The purpose of this story was also in part to connect with the sensibilities of both Jews and Gentiles, and to establish the legitimacy and the seriousness of the newfound Church — its mission, and the conduct of and quality of relationship between and among its members. Joshua 7, similar pagan story, etc.
The scary and powerful thing about this story too is that Peter says Ananias and Sapphira have actually lied to the Holy Spirit, and not just to the people. In other words, it’s as if A&S thought they could fool God — or at least that it didn’t matter what God thought. Pleasing people was more important to them.
So the lesson is straightforward: living for appearances is perhaps the quickest way to judgment. God opposes it, and it’s corrosive to the life and witness of the Church, so it must be rooted out.
At the same time, I don’t think the lesson is that we should be motivated by fear to avoid this kind of behavior — because it might kill us. Rather, as I mentioned, earlier the moral of the story and its inspiration comes from the passage about Barnabas just a few verse earlier that TJ talked about last week — which gives us a picture of generosity, trust, sacrifice and generosity that could and still can fill the life of the church.
32 All the believers were one in heart and mind. No one claimed that any of their possessions was their own, but they shared everything they had. 33 With great power the apostles continued to testify to the resurrection of the Lord Jesus. And God’s grace was so powerfully at work in them all 34 that there were no needy persons among them. For from time to time those who owned land or houses sold them, brought the money from the sales 35 and put it at the apostles’ feet, and it was distributed to anyone who had need.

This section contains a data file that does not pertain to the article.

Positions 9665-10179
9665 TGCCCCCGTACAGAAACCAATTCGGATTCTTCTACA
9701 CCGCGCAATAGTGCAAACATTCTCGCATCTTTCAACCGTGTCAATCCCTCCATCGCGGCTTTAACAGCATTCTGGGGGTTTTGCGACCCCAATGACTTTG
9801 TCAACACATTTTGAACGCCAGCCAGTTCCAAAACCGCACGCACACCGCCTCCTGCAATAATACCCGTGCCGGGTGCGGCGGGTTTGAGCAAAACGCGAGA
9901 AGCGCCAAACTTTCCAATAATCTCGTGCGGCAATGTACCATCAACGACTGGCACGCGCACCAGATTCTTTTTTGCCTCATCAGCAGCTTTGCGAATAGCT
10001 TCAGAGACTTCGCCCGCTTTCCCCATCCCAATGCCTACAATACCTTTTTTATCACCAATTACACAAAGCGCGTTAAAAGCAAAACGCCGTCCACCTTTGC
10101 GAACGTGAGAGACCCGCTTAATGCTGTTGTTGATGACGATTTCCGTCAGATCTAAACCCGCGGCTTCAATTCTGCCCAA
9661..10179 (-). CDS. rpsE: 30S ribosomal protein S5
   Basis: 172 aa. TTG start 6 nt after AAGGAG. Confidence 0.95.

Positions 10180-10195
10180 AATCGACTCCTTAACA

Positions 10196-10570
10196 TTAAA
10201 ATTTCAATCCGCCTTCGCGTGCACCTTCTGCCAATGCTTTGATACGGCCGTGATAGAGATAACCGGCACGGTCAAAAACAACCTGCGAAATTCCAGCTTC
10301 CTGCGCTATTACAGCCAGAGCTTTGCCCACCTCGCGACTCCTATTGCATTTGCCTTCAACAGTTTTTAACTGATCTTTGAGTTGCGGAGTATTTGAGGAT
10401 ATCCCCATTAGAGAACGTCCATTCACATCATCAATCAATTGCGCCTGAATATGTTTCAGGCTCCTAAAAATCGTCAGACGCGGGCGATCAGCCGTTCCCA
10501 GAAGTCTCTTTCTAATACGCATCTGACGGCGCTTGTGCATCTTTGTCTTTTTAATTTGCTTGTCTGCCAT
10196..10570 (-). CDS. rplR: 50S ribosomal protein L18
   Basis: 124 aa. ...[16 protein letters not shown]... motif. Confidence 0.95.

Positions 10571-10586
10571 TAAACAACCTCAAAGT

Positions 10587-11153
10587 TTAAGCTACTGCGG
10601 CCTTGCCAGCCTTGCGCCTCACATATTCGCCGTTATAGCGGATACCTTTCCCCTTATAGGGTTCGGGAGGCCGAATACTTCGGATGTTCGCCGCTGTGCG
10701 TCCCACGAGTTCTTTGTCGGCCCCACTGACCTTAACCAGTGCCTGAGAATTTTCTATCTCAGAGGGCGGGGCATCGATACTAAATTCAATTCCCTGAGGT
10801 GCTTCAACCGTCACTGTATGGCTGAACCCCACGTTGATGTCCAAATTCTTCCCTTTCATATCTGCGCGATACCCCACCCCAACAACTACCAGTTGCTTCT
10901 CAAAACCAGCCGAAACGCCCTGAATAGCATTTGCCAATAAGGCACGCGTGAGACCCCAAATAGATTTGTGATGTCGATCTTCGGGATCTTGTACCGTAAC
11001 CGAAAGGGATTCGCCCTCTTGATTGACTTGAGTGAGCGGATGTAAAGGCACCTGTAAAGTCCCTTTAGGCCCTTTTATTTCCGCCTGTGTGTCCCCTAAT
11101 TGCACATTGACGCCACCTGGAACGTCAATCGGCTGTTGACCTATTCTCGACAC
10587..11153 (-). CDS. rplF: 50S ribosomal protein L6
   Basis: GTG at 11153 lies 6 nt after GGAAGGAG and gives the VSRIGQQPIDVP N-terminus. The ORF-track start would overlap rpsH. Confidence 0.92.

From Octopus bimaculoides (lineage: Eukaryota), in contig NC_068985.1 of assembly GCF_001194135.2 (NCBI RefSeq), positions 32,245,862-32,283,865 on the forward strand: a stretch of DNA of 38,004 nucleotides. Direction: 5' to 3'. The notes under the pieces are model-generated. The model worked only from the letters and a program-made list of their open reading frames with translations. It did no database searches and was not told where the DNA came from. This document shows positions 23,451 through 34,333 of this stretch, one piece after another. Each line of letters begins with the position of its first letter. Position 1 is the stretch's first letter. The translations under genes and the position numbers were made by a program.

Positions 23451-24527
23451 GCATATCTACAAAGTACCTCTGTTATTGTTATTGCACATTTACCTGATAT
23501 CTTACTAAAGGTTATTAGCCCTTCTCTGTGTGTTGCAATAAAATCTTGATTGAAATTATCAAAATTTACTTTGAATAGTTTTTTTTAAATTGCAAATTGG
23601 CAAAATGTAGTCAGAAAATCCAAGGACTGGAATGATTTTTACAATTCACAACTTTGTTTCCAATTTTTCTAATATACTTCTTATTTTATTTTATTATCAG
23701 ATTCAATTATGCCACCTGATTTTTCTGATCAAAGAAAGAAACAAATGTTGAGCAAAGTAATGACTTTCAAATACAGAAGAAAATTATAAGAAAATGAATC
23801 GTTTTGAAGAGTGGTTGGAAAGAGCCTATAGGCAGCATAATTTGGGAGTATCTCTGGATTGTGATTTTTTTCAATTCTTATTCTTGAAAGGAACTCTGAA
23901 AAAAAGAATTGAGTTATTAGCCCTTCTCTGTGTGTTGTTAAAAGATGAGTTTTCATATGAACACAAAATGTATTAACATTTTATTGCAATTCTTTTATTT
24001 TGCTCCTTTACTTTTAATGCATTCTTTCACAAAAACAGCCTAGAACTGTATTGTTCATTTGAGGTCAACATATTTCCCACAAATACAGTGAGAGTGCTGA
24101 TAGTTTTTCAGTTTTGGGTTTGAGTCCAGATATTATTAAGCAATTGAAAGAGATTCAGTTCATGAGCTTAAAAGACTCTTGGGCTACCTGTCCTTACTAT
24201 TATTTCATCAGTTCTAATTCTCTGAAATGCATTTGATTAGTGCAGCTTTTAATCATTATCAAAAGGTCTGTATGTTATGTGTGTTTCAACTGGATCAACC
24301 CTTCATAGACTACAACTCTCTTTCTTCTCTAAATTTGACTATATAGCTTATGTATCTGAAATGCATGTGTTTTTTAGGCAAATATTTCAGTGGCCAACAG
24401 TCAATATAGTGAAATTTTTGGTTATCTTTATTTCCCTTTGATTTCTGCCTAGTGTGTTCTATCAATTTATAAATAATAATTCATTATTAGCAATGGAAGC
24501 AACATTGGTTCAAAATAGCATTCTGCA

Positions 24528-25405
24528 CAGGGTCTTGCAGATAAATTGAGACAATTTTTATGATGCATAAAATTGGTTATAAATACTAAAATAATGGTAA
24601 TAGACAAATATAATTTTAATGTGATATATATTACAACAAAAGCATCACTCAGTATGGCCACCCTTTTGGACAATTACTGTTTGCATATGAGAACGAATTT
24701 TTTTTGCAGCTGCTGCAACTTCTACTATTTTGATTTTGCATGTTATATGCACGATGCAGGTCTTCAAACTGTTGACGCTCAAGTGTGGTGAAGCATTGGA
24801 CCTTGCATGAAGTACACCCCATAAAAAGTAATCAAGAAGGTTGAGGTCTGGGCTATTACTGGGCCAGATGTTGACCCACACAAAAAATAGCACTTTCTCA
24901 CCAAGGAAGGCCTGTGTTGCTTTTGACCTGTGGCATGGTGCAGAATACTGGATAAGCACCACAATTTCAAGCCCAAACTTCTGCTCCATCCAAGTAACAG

36 Joseph, a Levite from Cyprus, whom the apostles called Barnabas (which means “son of encouragement”), 37 sold a field he owned and brought the money and put it at the apostles’ feet.
So Luke (the author of Acts) is holding up these two examples beside each other — sometimes the chapter divisions in the Bible can lead to oversights, because originally they weren’t there. Really, we should have read both of these passages at the same time. One of them — the first, of Barnabas — is the affirmative illustration of the good and transformative generosity that was happening in the church as a result of the grace of God and the Spirit moving in the hearts of the people, the other served as a warning of the potential threats — even then!